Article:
Back in May, we built an Ubergizmo Windows 8 app with the SDK then in beta. The tools and SDK were already excellent in beta phase, so we expect developers to be quite happy with the latest version of Visual Studio, Microsoft’s development tool, which is a reference in that category.
No OpenGL support: the glaring missing thing on Windows 8 RT (for game developers) is the lack of OpenGL support. Windows 8 (non-RT) does support OpenGL, and given that most Android and iOS games are written for OpenGL, this means that porting them requires additional work (a graphics API abstraction layer) that is tedious to add if developers didn’t plan in advance to support two graphics APIs. That said, the “multiple graphics API” problem has been solved years ago, so developers should be able to cope with this in the future. Yet, this is a missed opportunity to bring apps faster to Windows 8 RT.
Entertainment (very good, but lack games)
With a well stocked video and music store, finding entertainment is very easy. So how is it like to buy/rent and be entertained with the Microsoft Surface RT tablet?
Cheap (surprising!): we didn’t pay attention to this, but renting movies is actually a LOT cheaper than it is on Apple’s iTunes store. For example, renting Avengers (in standard definition/SD, no HD for now) from the Xbox Movie Store start from $0.99. Compare that to the $3.99 from iTunes and that’s a whopping 4X the price for an otherwise similar experience. Given that we can rent 3-4 movies for a long flight – you can see how things add-up. It took about 13 minutes to download the movie (likely 1GB or so).
It is also possible to rent movies that are still playing in the theaters. For instance, Universal Soldier and Dragon are available for rent right now with Microsoft and not with iTunes.
Video: Our usual MP4 videos did play without any problems, it’s not a surprise and there’s nothing special to report here. Apparently, Microsoft has managed to have a “loop” version that reviewers will love. Apple and Google still don’t have that.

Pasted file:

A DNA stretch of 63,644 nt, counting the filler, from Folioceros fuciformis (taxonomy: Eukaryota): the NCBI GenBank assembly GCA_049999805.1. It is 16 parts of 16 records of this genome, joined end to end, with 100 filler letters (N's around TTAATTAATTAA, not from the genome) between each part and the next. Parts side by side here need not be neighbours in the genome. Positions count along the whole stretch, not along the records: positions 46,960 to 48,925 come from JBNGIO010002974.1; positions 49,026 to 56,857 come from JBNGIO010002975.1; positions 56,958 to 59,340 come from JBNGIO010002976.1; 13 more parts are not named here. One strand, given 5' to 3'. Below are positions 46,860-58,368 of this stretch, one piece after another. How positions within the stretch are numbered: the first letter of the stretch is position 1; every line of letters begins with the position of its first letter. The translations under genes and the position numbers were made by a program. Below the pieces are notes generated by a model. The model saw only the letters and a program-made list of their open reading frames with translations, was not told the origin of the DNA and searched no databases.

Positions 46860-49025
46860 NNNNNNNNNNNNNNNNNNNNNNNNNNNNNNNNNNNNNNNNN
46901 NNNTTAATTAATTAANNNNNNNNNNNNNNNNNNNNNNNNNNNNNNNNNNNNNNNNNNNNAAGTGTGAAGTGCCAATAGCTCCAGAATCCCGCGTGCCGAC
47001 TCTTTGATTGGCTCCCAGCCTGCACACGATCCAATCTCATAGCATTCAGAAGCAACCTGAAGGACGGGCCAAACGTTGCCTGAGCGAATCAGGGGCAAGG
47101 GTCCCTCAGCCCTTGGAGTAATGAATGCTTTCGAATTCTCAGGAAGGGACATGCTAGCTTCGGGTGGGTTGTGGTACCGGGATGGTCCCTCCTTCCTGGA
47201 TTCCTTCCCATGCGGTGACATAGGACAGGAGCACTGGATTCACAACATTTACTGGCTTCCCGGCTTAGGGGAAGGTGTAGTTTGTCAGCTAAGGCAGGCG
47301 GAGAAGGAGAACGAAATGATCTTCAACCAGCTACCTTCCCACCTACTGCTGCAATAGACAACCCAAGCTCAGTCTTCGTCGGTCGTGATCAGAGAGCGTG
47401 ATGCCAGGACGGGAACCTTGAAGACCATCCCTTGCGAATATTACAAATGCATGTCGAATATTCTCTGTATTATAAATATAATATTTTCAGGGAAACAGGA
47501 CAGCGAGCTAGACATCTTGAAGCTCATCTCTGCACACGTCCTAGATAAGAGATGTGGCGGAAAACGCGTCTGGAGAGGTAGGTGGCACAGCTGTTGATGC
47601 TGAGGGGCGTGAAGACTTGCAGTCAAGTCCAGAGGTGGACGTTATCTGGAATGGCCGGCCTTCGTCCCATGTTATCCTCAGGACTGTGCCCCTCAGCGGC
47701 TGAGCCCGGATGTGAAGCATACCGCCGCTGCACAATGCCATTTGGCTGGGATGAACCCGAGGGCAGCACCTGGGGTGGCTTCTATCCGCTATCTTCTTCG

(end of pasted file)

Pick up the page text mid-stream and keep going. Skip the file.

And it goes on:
Gaming (weak): The Microsoft Surface for Windows 8 RT is not a “beast” when it comes to gaming. For sure, the NVIDIA Tegra 3 provides decent performance, but it is fair to say that this chip has been on the market for a while, and that it does not lead in terms of CPU or graphics performance today. The second thing is: there are not a lot of games right now. We found a game called Hydro Thunder. It is from the fame folks who did Riptide GP on Android and iOS. The game runs mostly at 30FPS and is definitely playable. In time, more games should arrive on the Windows Surface RT, but right now, the “gaming” side remains very soft, whether it is in terms of hardware, or apps.
Speaker-quality: sound quality is decent, but the volume is relatively soft. We expected this to be louder given how nice the build quality looked from the outside.
Digital Imaging / Cameras (weak)
Unfortunately, this one will be quick to review: overall, the Microsoft Surface RT tablet has a weak imaging system. In a bizarre twist, Microsoft has chosen to use two 1 Megapixel cameras. While the color balance is reasonable at times, the resolution of the photos is simply too low to compete with other $499 tablets – it’s not even close. It’s about as good as an integrated webcam on a mid-range laptop. Here is a link to our Ubergizmo flickr account if you want to see the full-size images.
Performance (decent, not impressive)
If you’ve followed our various smartphone and tablet reviews, you may know that Tegra 3 is no longer the fastest chip based on ARM (Tegra 4 is probably well on its way by now). We would be most interested to see what kind of performance Windows 8 RT would get with Samsung’s latest dual-A15 chip, or Qualcomm’s Snapdragon Pro S4 – it seems obvious that performance should be higher than current levels with Tegra 3.
Perceived performance: Synthetic benchmarks can only carry us so far. What they don’t show for example is the user experience is smooth and responsive (responsiveness is not always solved with brute-force processor power). In the end, what good is raw performance if you can’t perceive it?
Put simply, the performance of the Microsoft Surface RT tablet is very decent. The graphics are mostly very fluid, and out of the box, the user interface is more fluid than many Android tablets. This is something that Windows 8 has been really good at since the early previews.